By Casey Watson
Undoubtedly, COVID-19 has taught us a major lesson in adaptability. Part of my adjustment was dusting off my computer’s webcam and becoming Zoom-savvy overnight – and I’m not the only one. On the bright side, we’re all developing a new skillset every day! Here’s what I’ve learned about perfecting these conference calls, avoiding mistakes, and acing your next video conference. Remember the acronym BEST:
- B – background
- E – environment
- S – sound
- T – test
When taking part in a webinar, you want your audience to be focused on you, not your background. Choose a place in your home or office that has limited distractions behind you, and is as neat and organized as possible. If you’re in your office, be absolutely sure that no confidential client (or personal) information can be seen!
Additionally, never set up with a window behind you. A bring light behind you will make you look like a silhouette. Shut the blinds if possible, and adjust overhead or lamp lighting to ensure you are properly lit from all angles (this will decrease any shadows on your face).
How likely are you to be interrupted during your video? Make sure all alarms, radios, TVs, and phones are turned off or muted. Let your family members or coworkers know you will be taking part in a video meeting and will be unavailable for some time (this includes pets, in case your fluffy coworker needs to be crated or kept in another room).
Finally, do a self-check and make sure your “personal environment” is ready to go. Just like in any meeting or interview, straighten your clothes and hair to ensure you look presentable.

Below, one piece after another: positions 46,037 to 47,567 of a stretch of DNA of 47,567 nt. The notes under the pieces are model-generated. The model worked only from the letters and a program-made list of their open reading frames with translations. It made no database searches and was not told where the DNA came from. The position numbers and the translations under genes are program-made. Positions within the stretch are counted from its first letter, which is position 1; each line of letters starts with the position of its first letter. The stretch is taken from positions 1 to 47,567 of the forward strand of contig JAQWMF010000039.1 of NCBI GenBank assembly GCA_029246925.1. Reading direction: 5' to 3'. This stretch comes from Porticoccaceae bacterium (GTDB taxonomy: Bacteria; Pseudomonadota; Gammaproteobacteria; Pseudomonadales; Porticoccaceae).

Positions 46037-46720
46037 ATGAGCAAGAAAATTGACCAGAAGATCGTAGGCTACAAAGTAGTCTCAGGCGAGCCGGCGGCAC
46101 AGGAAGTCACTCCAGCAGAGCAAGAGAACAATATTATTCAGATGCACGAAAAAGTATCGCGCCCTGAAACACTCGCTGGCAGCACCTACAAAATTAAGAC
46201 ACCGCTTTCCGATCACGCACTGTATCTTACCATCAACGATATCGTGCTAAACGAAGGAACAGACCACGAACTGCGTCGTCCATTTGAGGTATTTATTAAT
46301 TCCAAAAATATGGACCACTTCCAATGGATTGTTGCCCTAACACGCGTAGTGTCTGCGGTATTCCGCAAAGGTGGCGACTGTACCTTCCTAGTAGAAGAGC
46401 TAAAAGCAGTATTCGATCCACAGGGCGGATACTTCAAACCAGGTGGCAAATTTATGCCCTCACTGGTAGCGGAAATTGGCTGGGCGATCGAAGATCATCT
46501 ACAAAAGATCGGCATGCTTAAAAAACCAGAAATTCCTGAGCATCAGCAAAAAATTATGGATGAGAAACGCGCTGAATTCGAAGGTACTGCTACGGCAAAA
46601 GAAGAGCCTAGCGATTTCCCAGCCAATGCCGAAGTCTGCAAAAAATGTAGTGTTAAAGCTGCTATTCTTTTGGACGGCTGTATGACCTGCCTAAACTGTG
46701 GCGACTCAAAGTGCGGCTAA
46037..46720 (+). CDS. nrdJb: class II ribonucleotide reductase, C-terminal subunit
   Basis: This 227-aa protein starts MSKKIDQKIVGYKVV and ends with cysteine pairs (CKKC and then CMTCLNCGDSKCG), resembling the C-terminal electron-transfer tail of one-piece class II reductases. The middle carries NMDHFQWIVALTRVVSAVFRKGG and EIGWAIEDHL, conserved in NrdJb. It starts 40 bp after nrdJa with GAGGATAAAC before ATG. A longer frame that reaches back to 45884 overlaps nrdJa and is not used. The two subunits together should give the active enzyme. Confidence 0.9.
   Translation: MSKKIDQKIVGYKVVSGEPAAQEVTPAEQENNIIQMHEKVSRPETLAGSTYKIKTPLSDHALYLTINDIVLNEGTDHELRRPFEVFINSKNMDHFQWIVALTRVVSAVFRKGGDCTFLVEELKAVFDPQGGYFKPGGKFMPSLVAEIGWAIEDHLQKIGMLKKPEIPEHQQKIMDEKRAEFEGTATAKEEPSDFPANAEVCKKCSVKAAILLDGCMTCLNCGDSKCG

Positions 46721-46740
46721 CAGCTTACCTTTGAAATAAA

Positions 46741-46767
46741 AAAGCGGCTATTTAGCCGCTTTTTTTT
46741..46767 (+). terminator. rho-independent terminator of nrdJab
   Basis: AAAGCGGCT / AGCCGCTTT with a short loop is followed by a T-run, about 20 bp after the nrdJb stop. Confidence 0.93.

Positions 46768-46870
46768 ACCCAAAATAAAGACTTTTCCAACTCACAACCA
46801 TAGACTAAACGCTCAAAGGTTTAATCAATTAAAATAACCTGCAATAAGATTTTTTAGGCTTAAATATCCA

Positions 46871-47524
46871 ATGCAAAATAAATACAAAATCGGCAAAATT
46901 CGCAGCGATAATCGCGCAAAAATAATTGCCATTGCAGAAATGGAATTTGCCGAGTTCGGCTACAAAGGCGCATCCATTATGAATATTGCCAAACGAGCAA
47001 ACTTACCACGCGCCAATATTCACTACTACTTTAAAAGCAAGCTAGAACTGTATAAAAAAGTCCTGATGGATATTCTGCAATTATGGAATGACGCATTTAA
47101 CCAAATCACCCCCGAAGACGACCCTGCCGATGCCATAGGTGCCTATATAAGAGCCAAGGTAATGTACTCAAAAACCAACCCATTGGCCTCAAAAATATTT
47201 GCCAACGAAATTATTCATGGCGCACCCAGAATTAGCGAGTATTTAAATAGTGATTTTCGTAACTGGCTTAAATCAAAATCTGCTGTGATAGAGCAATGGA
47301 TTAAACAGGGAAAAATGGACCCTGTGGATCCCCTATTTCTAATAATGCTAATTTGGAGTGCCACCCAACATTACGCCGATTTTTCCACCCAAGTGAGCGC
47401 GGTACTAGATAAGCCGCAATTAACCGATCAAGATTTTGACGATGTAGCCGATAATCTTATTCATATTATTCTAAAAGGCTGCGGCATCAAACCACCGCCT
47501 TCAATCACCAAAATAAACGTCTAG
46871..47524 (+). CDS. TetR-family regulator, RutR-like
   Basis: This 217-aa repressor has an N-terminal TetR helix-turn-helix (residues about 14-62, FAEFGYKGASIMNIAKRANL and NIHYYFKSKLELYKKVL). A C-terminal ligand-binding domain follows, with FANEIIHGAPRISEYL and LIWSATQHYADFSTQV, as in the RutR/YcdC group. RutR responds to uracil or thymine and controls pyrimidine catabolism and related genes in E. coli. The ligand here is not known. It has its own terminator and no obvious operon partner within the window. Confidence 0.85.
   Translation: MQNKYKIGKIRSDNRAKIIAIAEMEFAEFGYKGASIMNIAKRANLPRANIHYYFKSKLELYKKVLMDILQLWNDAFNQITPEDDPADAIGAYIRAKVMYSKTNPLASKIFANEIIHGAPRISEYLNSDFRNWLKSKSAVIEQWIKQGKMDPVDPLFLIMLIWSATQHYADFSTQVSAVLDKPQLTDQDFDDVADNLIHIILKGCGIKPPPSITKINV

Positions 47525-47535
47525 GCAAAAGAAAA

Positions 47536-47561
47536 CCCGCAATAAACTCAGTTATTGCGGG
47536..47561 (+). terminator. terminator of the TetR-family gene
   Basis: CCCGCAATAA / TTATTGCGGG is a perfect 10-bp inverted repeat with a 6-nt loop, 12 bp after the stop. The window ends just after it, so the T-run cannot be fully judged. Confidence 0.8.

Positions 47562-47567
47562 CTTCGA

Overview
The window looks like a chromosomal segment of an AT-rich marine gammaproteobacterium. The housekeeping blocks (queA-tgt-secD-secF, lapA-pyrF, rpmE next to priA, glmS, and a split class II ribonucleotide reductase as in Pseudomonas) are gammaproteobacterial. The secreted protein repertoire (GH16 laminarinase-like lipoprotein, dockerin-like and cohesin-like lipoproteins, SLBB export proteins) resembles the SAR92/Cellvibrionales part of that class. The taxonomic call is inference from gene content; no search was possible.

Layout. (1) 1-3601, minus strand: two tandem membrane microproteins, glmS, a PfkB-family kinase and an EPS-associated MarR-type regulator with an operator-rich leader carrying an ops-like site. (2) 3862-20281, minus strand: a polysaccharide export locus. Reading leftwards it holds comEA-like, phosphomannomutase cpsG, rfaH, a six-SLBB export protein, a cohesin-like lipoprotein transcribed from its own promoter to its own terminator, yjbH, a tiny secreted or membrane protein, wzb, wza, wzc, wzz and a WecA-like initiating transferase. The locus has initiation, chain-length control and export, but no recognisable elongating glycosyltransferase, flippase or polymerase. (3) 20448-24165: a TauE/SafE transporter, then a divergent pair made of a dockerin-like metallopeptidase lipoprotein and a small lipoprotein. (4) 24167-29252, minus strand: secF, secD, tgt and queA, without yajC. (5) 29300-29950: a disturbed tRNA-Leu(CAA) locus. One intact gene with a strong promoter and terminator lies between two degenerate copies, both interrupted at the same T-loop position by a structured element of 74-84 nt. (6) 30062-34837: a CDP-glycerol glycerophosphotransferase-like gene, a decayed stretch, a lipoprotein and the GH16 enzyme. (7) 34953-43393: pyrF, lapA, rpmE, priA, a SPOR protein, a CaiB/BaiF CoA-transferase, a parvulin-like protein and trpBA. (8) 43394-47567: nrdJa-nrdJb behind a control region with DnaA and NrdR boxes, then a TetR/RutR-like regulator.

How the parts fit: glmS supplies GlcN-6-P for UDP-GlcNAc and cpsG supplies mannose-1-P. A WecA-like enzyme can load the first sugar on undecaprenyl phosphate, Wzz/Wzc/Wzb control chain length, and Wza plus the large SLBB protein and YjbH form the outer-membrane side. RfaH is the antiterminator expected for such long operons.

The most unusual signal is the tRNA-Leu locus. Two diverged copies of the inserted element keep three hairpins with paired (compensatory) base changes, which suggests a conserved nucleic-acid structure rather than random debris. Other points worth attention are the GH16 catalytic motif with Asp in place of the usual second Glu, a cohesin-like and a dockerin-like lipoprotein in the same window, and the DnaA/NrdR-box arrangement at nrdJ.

Sound is key. If you are doing a TV interview or hosting a webinar, consider investing in an additional computer microphone – or headset – with better sound quality.
If your only option is to use the computer’s microphone, no problem, but do not look away from the computer while speaking. This could cause your audio level to drop, and listeners won’t be able to hear from you. Keep the microphone directly in front of you, or attached to your shirt collar mid-chest. Avoid tapping on the desk or rustling papers, as your mic will pick it up.
It’s important to do a test run before going live! Test your internet connection, make sure any documents you need are easily accessible, and if you’re sharing your computer screen, make sure notifications are off and all other applications (and web tabs) are closed!
Set up a test meeting with a coworker or a friend to get feedback on your lighting, audio and presentation.
I hope that using these tips will help you have the BEST video call possible the next time you turn on your webcam. If you have any questions, or would like more training for yourself or your staff, feel free to send me an email.
Casey Watson brings stories to life using her writing, videography and social media skills. The former reporter for WMBF News (NBC) in Myrtle Beach has interviewed presidential candidates, reported live during hurricane coverage and investigated critical issues, such as the number of first responders injured and killed while working along our roadways. Casey joined NP Strategy in January 2020 to assist clients with developing creative messaging and track user and media analytics to reach target audiences and stakeholders.